• Higher rates of domestic violence: In their book Men Who Beat the Men Who Love Them: Battered Gay Men and Domestic Violence, D. Island and P. Letellier report that "the incidence of domestic violence among gay men is nearly double that in the heterosexual population." [Source: D. Island and P. Letellier, Men Who Beat the Men Who Love Them: Battered Gay Men and Domestic Violence (New York: Haworth Press, 1991), p. 14.]
  • Increased incidence of child sexual abuse: A study in the Journal of Sex Research found that "approximately one-third of [child sex offenders] had victimized boys and two-thirds had victimized girls." The authors then make a prescient observation: "Interestingly, this ratio differs substantially from the ratio of gynephiles (men who erotically prefer physically mature females) to androphiles (men who erotically prefer physically mature males), which is at least 20 to 1." In other words, although heterosexuals outnumber homosexuals by a ratio of at least 20 to 1, homosexual pedophiles commit about one-third of the total number of child sex offenses.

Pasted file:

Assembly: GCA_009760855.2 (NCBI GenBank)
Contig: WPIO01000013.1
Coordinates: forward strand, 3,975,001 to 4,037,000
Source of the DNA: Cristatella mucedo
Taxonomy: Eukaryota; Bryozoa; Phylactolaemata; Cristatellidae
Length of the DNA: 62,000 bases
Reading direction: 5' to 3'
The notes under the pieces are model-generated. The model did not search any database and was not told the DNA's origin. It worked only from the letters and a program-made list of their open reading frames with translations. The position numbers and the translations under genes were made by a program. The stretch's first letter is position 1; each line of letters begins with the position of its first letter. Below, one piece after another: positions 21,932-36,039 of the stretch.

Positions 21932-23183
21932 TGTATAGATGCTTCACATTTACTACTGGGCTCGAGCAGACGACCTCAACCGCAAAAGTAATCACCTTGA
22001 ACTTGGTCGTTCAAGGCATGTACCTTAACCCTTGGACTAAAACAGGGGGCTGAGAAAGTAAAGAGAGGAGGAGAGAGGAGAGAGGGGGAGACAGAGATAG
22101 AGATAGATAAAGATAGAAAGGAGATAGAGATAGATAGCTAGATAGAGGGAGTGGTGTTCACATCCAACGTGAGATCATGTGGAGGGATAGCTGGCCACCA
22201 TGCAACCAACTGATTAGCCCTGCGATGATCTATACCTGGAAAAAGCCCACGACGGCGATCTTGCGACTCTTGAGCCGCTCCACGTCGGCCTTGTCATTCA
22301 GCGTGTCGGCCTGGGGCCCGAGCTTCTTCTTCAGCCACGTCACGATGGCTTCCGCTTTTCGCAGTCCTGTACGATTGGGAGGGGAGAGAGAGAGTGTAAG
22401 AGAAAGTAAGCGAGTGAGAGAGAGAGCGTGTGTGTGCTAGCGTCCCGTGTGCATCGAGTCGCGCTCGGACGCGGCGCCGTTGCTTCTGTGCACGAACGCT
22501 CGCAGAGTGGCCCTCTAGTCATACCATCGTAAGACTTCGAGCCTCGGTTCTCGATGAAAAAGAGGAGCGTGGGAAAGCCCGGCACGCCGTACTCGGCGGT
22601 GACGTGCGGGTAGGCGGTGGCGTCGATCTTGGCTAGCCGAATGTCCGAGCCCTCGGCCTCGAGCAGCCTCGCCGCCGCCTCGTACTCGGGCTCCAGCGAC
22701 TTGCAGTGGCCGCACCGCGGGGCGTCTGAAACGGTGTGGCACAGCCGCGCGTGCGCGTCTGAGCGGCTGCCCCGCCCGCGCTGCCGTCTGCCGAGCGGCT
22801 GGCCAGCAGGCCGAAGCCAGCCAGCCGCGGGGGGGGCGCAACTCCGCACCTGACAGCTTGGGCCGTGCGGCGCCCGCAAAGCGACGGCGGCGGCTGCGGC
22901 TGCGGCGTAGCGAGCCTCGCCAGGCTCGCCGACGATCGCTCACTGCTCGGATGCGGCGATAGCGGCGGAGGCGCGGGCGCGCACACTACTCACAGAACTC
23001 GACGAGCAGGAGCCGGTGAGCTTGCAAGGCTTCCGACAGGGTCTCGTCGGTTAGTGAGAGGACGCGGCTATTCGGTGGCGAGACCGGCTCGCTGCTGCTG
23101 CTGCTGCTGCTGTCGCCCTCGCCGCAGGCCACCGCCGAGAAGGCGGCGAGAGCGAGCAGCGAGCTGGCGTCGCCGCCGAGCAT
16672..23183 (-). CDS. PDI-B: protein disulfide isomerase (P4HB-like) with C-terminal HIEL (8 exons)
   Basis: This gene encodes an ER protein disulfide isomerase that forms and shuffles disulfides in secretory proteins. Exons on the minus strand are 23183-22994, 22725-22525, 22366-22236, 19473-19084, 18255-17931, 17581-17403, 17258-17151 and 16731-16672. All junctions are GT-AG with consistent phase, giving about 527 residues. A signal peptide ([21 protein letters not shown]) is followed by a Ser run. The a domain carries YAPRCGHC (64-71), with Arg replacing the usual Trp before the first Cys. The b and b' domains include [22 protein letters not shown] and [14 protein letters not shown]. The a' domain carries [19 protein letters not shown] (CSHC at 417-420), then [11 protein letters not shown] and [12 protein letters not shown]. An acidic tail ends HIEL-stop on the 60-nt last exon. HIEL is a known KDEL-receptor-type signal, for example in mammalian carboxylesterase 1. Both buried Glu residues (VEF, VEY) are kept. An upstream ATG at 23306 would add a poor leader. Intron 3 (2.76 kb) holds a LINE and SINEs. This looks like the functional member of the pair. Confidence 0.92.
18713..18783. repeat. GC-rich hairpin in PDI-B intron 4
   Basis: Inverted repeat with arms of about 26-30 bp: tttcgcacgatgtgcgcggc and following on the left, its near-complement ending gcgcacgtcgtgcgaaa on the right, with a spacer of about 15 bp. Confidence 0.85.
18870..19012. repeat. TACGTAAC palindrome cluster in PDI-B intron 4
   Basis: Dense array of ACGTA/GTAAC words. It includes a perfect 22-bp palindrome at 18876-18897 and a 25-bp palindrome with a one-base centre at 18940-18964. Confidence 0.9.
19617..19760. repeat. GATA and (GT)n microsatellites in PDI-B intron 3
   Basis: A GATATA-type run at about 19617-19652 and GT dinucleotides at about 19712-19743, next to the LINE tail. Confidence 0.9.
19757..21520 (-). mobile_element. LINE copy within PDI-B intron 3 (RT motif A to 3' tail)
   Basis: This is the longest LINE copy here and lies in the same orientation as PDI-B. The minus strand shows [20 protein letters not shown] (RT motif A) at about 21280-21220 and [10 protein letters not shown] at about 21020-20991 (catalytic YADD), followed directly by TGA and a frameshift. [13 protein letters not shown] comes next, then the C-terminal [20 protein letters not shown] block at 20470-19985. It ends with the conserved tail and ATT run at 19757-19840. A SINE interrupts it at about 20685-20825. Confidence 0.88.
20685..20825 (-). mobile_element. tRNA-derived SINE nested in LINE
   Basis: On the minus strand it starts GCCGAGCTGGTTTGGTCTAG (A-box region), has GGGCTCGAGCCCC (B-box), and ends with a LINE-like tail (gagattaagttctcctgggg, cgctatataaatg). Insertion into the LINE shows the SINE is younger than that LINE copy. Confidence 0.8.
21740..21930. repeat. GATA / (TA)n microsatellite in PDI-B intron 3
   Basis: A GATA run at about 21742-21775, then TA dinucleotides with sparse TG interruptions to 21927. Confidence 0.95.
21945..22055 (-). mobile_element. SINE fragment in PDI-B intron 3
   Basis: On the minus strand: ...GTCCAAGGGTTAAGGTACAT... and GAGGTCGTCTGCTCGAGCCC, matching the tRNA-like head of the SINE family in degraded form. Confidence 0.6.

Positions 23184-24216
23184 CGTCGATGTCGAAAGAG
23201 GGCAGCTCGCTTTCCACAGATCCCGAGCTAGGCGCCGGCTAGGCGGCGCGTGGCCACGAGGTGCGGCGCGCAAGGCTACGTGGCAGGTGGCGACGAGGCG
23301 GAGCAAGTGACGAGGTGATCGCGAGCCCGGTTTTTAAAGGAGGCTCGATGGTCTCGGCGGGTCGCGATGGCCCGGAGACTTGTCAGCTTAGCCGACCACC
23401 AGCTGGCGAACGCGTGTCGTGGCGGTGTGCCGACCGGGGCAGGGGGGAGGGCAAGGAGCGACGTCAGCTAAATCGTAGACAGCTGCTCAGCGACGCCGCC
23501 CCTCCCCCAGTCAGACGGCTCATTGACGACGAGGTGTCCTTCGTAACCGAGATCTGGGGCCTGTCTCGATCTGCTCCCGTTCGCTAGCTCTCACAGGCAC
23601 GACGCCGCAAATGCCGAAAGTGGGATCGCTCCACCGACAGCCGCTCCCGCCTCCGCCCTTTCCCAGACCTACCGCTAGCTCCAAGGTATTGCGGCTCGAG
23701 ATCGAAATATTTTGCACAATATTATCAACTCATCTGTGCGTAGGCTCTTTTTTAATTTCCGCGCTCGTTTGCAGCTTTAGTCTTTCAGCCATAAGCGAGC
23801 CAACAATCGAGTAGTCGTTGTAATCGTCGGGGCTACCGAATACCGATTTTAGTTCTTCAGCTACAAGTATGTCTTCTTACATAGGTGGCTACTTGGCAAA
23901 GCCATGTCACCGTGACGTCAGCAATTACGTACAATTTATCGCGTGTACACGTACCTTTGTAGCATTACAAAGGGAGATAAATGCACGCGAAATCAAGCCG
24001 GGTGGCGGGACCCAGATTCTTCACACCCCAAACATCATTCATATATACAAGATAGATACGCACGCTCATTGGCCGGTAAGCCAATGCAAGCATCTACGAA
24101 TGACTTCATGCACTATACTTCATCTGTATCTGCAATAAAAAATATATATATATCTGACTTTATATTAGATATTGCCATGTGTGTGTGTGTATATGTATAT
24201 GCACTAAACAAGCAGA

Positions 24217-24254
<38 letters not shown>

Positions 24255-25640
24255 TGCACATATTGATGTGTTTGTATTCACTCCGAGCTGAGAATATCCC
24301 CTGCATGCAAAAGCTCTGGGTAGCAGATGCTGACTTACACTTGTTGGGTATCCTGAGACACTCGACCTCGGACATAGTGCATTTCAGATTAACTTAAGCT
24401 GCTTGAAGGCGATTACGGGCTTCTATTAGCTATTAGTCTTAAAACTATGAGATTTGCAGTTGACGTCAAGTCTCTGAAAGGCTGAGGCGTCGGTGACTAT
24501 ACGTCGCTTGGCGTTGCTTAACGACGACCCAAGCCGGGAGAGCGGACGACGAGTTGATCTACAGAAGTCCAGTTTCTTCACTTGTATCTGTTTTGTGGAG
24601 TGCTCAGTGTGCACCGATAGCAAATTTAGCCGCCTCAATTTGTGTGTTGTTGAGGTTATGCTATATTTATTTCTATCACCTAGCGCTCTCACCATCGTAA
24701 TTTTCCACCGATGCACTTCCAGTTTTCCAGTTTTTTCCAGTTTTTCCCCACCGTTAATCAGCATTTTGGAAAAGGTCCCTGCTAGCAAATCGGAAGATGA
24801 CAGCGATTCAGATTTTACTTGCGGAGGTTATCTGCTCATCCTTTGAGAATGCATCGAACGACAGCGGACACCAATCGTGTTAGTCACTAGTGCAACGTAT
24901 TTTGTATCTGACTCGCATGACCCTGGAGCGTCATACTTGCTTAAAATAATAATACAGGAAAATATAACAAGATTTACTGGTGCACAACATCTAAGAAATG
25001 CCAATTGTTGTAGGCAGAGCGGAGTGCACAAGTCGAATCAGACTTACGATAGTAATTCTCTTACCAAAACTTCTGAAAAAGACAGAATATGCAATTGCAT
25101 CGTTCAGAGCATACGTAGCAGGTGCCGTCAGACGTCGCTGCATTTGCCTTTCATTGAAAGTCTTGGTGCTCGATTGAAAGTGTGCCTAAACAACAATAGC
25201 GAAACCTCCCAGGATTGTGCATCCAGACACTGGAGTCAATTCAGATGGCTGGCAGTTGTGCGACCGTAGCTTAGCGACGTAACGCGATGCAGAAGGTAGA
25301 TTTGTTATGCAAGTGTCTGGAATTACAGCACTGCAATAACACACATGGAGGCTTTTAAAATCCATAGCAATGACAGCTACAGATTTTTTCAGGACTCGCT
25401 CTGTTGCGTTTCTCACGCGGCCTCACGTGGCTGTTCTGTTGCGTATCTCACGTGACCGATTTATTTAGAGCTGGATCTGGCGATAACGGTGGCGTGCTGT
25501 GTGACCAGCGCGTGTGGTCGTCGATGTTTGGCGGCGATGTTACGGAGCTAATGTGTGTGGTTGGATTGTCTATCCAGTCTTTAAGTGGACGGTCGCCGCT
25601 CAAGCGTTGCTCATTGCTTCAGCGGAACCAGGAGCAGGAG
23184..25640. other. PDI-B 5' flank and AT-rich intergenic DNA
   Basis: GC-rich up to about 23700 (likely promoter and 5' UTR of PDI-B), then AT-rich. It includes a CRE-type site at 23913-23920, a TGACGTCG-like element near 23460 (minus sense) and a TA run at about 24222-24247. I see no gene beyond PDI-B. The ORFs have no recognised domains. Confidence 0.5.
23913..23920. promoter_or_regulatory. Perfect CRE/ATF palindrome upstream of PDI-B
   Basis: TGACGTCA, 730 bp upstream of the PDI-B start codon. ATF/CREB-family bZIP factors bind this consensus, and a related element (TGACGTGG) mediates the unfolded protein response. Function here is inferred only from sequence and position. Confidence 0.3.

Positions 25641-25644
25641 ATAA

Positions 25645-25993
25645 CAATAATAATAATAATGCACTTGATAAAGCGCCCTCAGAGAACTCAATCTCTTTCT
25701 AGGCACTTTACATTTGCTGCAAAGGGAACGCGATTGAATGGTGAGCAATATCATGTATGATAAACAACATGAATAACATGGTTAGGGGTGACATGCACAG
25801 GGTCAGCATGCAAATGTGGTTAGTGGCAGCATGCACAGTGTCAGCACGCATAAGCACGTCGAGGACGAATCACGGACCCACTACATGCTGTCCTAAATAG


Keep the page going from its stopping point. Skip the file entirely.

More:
• Similarly, the Archives of Sexual Behavior also noted that homosexual pedophiles are significantly overrepresented in child sex offence cases: The best epidemiological evidence indicates that only 2 to 4 percent of men attracted to adults prefer men (ACSF Investigators, 1992; Billy et al., 1993; Fay et al., 1989; Johnson et al., 1992); in contrast, around 25 to 40 percent of men attracted to children prefer boys (Blanchard et al., 1999; Gebhard et al., 1965; Mohr et al., 1964). Thus, the rate of homosexual attraction is 6 to 20 times higher among pedophiles." [Sources: Freund, "Heterosexuality, Homosexuality, and Erotic Age Preference," p. 107. In this and previous studies, Freund claims that homosexuals are no more likely than heterosexuals to be attracted to children (p. 115). However, Silverthorn, et al., mentions the limitations of studies by Freund and others: "Studies of homosexual male preferences are also limited. . . . The Freund et al. (1973) study was possibly compromised because the homosexual men used in the study were selected to be sexually attracted to adults, but not teenaged, males. The Bailey et al. (1994) study was limited in that it did not present participants with objective stimuli but simply asked participants to report what age of sexual partner they preferred . . . the Jankowiak et al. (1992) study . . . was limited in two ways: the homosexual male participants had a limited age range of 'middle-aged professionals' and the stimuli presented to participants were also of a limited age range ('university to middle-aged')." Silverthorn attempted to correct these deficiencies, and in his study found that homosexuals "preferred younger partners than those who preferred female partners"--including those as young as fifteen. Zebulon A. Silverthorne & Vernon L. Quinsey, "Sexual Partner Age Preferences of Homosexual and Heterosexual Men and Women," Archives of Sexual Behavior 29 (February 2000): 67-76; Ray Blanchard, et al., "Fraternal Birth Order and Sexual Orientation in Pedophiles," Archives of Sexual Behavior 29 (2000): 464.]